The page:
Almost two decades passed before new national parks were created, and then, in 1890, Sequoia and Yosemite were both established in California. Subsequently, the pace quickened, particularly during Theodore Roosevelt's conservation-minded administration (1901-1909), when eight new national parks were established.

Today there are 38 national parks, most of them in the West, covering more than 14 million acres. Additional millions of acres have been set aside as national monuments, national recreation areas, national forests and national seashores. Within those sanctuaries millions of vacationing Americans each year enjoy days or weeks of relaxation amid nature's most impressive splendours — preserved by man for posterity.


It is one of New England States with a coastline on the Atlantic. The interior is hilly, rising to over 30,000 feet. The Merrimack and Connecticut are the chief rivers.

Boston is the capital and largest city.

The State became one of the original 13 States. Almost everyone knows at least a little about the early days of Massachusetts. The names of Plymouth, Boston, Cape Cod, Salem, Concord and Lexington are also familiar. Plymouth is the very place where the Pilgrim Fathers on board the "Mayflower" landed in 1620 to found the Plymouth Colony. It is in Lexington that the American Revolution began. This town is matched historically with its Revolutionary twin, Concord. The "shot heard round the world" was fired in Concord.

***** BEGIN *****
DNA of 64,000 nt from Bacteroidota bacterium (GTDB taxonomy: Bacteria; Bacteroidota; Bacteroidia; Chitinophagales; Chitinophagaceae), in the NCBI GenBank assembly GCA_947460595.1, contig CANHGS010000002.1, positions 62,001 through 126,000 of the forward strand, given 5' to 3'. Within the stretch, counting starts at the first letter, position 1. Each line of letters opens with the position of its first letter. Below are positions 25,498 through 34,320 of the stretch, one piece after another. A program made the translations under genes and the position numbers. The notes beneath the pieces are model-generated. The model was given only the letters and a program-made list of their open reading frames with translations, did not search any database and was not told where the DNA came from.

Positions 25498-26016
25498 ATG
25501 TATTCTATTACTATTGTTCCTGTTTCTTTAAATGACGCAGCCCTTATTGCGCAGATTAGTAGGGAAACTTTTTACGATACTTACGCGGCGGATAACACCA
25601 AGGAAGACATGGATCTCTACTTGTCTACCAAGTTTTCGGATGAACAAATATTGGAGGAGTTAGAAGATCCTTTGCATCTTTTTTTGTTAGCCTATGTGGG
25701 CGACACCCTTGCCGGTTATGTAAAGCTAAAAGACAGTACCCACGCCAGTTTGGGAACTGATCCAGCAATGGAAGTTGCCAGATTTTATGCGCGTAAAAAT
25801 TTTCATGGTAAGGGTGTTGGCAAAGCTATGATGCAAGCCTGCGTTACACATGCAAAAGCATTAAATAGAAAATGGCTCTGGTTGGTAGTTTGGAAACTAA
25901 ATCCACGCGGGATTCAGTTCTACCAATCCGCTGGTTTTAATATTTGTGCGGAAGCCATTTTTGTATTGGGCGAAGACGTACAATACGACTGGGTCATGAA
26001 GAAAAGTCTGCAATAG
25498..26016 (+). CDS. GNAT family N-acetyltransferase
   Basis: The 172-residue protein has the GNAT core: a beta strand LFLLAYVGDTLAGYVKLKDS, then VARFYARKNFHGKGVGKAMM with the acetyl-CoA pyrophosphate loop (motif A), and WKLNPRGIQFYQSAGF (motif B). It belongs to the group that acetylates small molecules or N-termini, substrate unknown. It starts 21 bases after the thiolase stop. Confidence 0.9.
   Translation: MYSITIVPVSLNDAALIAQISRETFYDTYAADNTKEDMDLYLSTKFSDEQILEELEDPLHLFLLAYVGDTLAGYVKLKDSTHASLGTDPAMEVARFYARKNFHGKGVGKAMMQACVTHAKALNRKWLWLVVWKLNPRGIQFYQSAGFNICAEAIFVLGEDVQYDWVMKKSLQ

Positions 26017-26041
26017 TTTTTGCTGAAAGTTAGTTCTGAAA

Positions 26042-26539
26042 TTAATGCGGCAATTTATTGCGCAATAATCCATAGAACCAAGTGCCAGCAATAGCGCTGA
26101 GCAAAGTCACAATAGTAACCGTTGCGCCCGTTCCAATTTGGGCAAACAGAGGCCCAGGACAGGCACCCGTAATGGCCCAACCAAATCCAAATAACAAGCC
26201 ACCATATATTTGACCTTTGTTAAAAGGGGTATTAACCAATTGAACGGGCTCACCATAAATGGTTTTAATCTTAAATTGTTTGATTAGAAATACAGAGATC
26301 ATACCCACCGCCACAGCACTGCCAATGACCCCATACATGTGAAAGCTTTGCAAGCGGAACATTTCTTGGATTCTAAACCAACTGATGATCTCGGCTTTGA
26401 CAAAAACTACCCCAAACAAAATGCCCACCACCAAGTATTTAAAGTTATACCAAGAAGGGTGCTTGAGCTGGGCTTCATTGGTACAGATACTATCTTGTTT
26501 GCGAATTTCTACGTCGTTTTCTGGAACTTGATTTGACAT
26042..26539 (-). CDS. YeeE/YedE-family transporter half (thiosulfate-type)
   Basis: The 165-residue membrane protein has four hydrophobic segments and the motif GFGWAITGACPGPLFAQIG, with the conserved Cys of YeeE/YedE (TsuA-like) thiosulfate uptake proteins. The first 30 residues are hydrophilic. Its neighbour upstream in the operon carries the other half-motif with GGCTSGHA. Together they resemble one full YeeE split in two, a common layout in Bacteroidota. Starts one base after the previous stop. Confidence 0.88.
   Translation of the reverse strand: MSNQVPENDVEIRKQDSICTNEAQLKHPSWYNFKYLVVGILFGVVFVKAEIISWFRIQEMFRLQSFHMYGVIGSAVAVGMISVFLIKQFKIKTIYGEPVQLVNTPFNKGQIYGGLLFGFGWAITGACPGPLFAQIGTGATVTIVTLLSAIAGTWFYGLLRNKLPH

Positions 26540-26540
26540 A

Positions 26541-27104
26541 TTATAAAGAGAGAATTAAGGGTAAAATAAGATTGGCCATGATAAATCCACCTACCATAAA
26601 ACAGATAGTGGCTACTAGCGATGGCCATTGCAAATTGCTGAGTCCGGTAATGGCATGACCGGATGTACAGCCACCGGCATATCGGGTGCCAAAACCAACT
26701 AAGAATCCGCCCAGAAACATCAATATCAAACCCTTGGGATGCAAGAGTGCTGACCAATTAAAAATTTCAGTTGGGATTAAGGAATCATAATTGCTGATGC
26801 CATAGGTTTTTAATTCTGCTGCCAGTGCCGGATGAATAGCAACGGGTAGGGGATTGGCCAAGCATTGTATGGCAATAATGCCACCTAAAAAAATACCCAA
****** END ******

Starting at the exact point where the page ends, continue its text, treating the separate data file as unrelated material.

From earliest colonial days, the Massachusetts men were fishermen. Fish, lobsters, and clams certainly saved some of the settlers from starvation. Fishing is still a big industry. Until the middle of the 19th century Massachusetts sent whaling vessels on voyages to the Pacific Ocean.